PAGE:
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First U.S. Primary Today in New Hampshire; Trump Budget Calls for Cuts to Health and Loan Programs; Deadliest Day in China Amid Coronavirus; Russian Satellites Are Tailing U.S. Satellites. Aired 4:30-5a ET

Aired February 11, 2020 - 04:30   ET




LAURA JARRETT, CNN ANCHOR: The first in the nation primary today in New Hampshire. Candidates redirecting their fire at the 11th hour and the first votes already cast. Who has the most to gain and the most to lose?

CHRISTINE ROMANS, CNN ANCHOR: The deadliest day in mainland China from the coronavirus. Another confirmed case in the U.S. wait until you hear about the mix-up that got them released from the hospital.

Welcome back to EARLY START. I'm Christine Romans.

JARRETT: And I'm Laura Jarrett, 31 minutes past the hour here in New York.

It's primary day in New Hampshire, a pivotal vote in a wide open contest that could reshape the 2020 race. Democratic candidates make final appeals across the state Monday largely pivoting from attacking each other and turning their fire on President Trump.

ROMANS: Keeping with tradition the first votes were cast overnight in three small towns. Taking an early lead, Senator Amy Klobuchar. Big endorsements and a strong debate performance have not so far vaulted her to the top.

Here was her closing argument last night.


SEN. AMY KLOBUCHAR (D-MN), PRESIDENTIAL CANDIDATE: I know we are searching at kind of an interesting time. Time and time again, New Hampshire has surprised the nation by giving us incredible precedence. New Hampshire has surprised the nation by not always going with the most famous person or the person with the biggest bank account.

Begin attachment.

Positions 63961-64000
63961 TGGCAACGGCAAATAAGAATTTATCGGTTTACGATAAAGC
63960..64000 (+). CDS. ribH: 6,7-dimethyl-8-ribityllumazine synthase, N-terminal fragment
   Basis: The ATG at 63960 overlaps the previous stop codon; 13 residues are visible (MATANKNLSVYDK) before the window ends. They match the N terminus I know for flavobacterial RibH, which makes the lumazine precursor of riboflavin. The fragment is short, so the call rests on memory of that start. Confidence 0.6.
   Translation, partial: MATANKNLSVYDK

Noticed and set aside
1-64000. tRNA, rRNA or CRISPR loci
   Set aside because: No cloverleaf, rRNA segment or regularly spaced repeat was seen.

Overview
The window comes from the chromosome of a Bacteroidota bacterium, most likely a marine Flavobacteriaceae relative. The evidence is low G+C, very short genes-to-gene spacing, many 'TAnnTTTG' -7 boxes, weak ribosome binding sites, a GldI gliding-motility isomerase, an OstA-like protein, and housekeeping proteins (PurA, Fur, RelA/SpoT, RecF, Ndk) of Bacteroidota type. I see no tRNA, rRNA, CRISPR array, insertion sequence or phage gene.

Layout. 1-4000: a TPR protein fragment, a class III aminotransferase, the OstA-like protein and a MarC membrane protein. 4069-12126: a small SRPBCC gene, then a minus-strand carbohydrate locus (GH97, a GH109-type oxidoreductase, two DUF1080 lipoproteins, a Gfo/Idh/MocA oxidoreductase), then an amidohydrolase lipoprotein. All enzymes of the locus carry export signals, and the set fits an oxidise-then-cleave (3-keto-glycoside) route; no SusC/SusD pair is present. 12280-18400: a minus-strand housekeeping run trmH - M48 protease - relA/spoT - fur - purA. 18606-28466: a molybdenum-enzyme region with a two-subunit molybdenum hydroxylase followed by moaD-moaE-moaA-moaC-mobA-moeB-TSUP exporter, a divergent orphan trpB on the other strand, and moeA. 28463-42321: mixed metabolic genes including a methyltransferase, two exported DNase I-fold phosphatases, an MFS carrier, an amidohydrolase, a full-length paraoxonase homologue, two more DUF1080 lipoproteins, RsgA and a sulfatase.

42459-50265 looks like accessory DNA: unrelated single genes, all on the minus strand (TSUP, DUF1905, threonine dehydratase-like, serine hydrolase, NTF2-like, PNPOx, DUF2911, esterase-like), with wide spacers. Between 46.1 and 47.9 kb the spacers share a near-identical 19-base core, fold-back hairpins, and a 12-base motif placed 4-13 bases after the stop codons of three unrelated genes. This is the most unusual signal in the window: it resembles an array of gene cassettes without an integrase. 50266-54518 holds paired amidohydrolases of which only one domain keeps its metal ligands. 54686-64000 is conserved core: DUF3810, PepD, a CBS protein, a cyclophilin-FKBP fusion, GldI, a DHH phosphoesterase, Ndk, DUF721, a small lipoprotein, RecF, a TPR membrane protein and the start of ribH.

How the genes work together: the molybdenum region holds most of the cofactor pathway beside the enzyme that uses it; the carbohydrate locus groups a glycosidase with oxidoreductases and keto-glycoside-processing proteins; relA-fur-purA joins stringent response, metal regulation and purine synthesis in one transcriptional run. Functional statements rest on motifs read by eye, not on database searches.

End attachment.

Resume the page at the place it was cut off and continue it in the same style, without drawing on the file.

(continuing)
What New Hampshire has done is given us leaders. So I'm asking you to do that for me today.

(END VIDEO CLIP) JARRETT: Also noteworthy in the early voting so far, Michael

Bloomberg, he wasn't even on the ballot but he got two write ins from Democrats and a Republican write in as well, a twist likely to get under President Trump's skin this morning.

CNN has full coverage of New Hampshire primary day.

We're starting this morning with Brian Todd live in one of those three first voting villages, Dixville Notch -- Brian.

BRIAN TODD, CNN CORRESPONDENT: Right, Laura, it was interesting throughout the evening and morning here with Michael Bloomberg coming on top. We're going to talk about that result in a moment. But what we also have to talk about here is the fact they came very close to not being able to hold the vote here in Dixville Notch which would have been a shame because it's been a tradition here for 60 years. Every presidential cycle they've had the vote at midnight.

But this year, they almost didn't have it, why, because under state rules, you have to have at least five people in a precinct, five voters in order to hold a vote. They only had four up until about December. When a gentleman named Les Otten who's a developer he moved away because he had projects elsewhere.

He decided to move back in late 2019 after speaking with some of the local people here. They basically told him, hey, if you don't come back we probably can't have a vote. So, he decided to come back, he established his residency and he basically saved the day for Dixville Notch by moving back in late 2019.

We spoke to him just moments after the vote just past midnight and he talked about what's important to him about Dixville Notch. It's not so much the fact they're the first votes in the first in the nation primary but that they're sending a signal about voter turn out.

Take a listen.